If the Heineken ad is so terrible, why do minorities bother to tell their stories?
Because it works.
I get it, I get it, being a constant brand ambassador for your race or group effing blows. It’s bullshit to expect fallible humans to be perfect all the time, and exhausting in the extreme to have to constantly worry about what people are going to say or do to someone else of your race or group because of something you did. I can get a sense of it.
This commercial isn’t about “putting up with someone’s hatred just a little longer”. It’s about having the patience to break through the two-dimensional view of stereotypes and replace it with a three-dimensional view of human beings.
Is it truly realistic in the potential outcomes of the situations presented? Not necessarily. I wouldn’t advise any of that be done in real life without plenty of witnesses and a minority of hate-groups in attendance. But it does speak to the possibilities, of what might happen if we can get them to listen a little more and speak a little less, with the same from us.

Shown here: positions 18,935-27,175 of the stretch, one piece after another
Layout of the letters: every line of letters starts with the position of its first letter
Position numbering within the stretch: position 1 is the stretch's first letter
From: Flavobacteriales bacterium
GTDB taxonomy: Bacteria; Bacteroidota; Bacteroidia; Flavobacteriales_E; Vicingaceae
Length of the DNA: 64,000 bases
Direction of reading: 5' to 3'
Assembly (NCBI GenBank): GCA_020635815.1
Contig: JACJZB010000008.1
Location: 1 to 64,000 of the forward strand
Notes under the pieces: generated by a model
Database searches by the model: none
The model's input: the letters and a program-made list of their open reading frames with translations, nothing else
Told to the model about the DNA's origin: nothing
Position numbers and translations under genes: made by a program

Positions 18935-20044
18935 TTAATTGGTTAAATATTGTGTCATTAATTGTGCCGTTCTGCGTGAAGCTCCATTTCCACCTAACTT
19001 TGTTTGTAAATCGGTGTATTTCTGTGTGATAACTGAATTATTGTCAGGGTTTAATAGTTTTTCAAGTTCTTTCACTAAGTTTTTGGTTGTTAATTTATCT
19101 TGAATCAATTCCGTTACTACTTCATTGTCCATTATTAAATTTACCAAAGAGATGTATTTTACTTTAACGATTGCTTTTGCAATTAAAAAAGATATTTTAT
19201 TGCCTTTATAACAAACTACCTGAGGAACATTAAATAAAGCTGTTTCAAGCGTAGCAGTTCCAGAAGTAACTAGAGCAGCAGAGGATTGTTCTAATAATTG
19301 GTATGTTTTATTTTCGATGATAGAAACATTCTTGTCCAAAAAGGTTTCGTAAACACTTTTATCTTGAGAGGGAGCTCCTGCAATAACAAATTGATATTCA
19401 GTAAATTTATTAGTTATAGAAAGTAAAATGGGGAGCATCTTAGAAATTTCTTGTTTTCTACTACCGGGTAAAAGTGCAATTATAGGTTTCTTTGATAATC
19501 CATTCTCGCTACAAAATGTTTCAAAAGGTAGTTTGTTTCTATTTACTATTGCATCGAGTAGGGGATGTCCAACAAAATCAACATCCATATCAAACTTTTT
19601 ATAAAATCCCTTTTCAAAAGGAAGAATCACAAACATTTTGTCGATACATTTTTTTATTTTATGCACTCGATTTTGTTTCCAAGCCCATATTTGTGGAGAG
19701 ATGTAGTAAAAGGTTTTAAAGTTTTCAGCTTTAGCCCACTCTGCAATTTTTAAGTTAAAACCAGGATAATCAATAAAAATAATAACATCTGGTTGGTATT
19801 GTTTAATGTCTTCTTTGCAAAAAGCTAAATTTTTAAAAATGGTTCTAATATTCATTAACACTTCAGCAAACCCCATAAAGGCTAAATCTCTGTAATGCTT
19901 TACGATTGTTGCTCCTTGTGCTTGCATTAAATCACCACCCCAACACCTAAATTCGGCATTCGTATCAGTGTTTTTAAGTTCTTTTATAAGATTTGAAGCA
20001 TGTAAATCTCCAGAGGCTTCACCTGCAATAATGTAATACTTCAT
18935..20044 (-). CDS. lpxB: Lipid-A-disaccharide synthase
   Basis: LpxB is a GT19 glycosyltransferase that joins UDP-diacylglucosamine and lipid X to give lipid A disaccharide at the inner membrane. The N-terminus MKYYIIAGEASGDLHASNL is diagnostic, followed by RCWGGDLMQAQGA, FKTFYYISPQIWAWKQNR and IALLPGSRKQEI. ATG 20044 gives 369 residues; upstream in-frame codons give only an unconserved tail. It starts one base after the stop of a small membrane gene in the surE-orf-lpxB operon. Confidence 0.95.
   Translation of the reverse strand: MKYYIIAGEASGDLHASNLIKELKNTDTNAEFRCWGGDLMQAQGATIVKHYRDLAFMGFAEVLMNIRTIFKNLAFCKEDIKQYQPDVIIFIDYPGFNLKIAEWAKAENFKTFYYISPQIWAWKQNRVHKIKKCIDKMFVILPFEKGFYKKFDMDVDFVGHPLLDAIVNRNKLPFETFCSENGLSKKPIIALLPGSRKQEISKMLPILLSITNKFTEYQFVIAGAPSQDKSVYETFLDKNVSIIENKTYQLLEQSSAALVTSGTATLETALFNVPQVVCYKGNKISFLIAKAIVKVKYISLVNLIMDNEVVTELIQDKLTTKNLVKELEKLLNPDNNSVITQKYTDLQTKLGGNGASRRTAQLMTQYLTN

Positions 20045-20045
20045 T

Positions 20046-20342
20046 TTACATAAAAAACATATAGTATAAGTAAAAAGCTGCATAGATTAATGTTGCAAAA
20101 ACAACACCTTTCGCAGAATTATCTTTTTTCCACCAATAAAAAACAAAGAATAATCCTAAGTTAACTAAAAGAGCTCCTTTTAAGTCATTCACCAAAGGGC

Because telling these stories works. To use a phrase from one of my favorite radio hosts, making it plain works. Painting that picture of what life is like for marginalized groups, in panorama and as vibrantly as possible, makes people reevaluate their views.
Repetitive and exhausting for those belonging to marginalized groups? Yes. Worth it in terms of return on investment? Yes. If life, or people, were fair, this work wouldn’t need done. But they’re not, and it does. For all of us, even the hate-groups, because there may come a day when they’re in the minority of whatever non-hate-group or race, and they need protection, too. Just a thought, Pepe.